Lizzie is a sweater pattern in Julie Weisenberger's Cocoknits Sweater Workshop. It wasn't easy to get my hands on a copy (well, it was expensive) and there doesn't seem to be a digital version available, which is a shame.
This is seriously a genius method and book -- it is really the coolest thing I've knitted in a long time. You end up with a really strong, seamless, top-down sweater that fits beautifully over the shoulders. Julie Weisenberger has carefully chosen the techniques employed for picking up stitches, making increases and decreases, and to ensure that the sweater looks and feels fabulous.
The instructions are complicated (at first, anyway) because they will be new to many. The pieces you start knitting look like nothing at first, but if you keep faithfully following the patient and lucid instructions, you end up with a sweater. It's kind of like one of those 3-D puzzles: it's so hard to see how each individual piece contributes to the final structure, but at the end, everything makes sense.
The book also extensively covers techniques in an extremely clear fashion; each technique is illustrated with many pictures and if that's not enough, you can find videos of all the techniques on Youtube. My only (very minor) complaint would be that for some techniques (I'm thinking in particular of the increases and decreases), it would be more helpful to use a contrasting yarn so that it's easier to differentiate "old" stitches from "new" ones.
The signature Sweater Workshop worksheet is a revelation. I have done something similar myself (writing down line-by-line shorthand), though mine was never this detailed and I never formalized it in such a visually arresting way. The worksheet is kind of fun (like math homework!) and though it's confusing when you look at the whole thing, it's easy to put together because you do it one section at a time.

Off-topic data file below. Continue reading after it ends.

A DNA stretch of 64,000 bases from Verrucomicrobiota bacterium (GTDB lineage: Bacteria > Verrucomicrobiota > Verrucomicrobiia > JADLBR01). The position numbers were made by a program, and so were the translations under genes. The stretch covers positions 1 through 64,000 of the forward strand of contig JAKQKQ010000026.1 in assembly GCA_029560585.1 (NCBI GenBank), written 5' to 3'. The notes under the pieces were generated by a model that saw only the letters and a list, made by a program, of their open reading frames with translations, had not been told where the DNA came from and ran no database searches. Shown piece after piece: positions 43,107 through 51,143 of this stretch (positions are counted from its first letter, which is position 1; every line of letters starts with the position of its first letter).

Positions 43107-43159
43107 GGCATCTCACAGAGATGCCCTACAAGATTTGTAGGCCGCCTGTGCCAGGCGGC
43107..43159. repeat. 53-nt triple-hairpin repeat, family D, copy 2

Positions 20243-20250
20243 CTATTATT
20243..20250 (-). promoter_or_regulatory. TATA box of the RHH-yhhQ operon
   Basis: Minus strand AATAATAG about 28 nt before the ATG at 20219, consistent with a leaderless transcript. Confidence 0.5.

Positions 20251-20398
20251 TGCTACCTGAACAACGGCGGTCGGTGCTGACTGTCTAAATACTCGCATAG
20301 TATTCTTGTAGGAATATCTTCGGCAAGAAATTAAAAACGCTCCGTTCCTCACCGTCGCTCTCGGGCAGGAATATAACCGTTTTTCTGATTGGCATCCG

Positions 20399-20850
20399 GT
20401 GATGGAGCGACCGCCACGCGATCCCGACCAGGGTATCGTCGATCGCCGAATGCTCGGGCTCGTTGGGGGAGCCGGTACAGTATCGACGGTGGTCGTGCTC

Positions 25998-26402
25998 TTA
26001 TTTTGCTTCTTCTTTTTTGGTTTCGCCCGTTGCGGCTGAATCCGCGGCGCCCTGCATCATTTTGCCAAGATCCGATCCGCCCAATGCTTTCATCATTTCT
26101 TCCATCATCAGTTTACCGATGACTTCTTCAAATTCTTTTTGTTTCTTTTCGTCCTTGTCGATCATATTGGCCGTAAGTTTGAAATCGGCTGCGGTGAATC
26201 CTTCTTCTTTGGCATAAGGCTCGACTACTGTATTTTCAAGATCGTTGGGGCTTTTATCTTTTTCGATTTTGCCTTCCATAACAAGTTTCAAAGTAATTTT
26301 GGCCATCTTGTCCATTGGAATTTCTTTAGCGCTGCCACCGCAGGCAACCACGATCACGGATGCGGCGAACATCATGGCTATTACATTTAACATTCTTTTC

I do have a few quibbles with the worksheet too: like, does it need to include the wrong-side rows? If you never have any shaping on the wrong-side rows, you can probably leave them out (like those lace charts where all the WS rows are just purled, so only right-side rows are included in the chart). It would make the worksheet a little more compact, though that could be at the expense of readability. On the other hand, maybe other sweaters get shaped on the wrong rows, just not the one I'm knitting.
As well, having six colours of stitch marker seems a bit excessive. However, these things could just be because of the particular sweater I'm knitting: because it's flat, it's easy to keep track of where you are. I could see it being harder when knitting in the round, thus necessitating six different colours of stitch marker.
Overall, I love the worksheet -- I am loving the whole Cocoknits Sweater Method, so far. I'm very excited to get back to working on it, as soon as my shoulders get on board with the idea.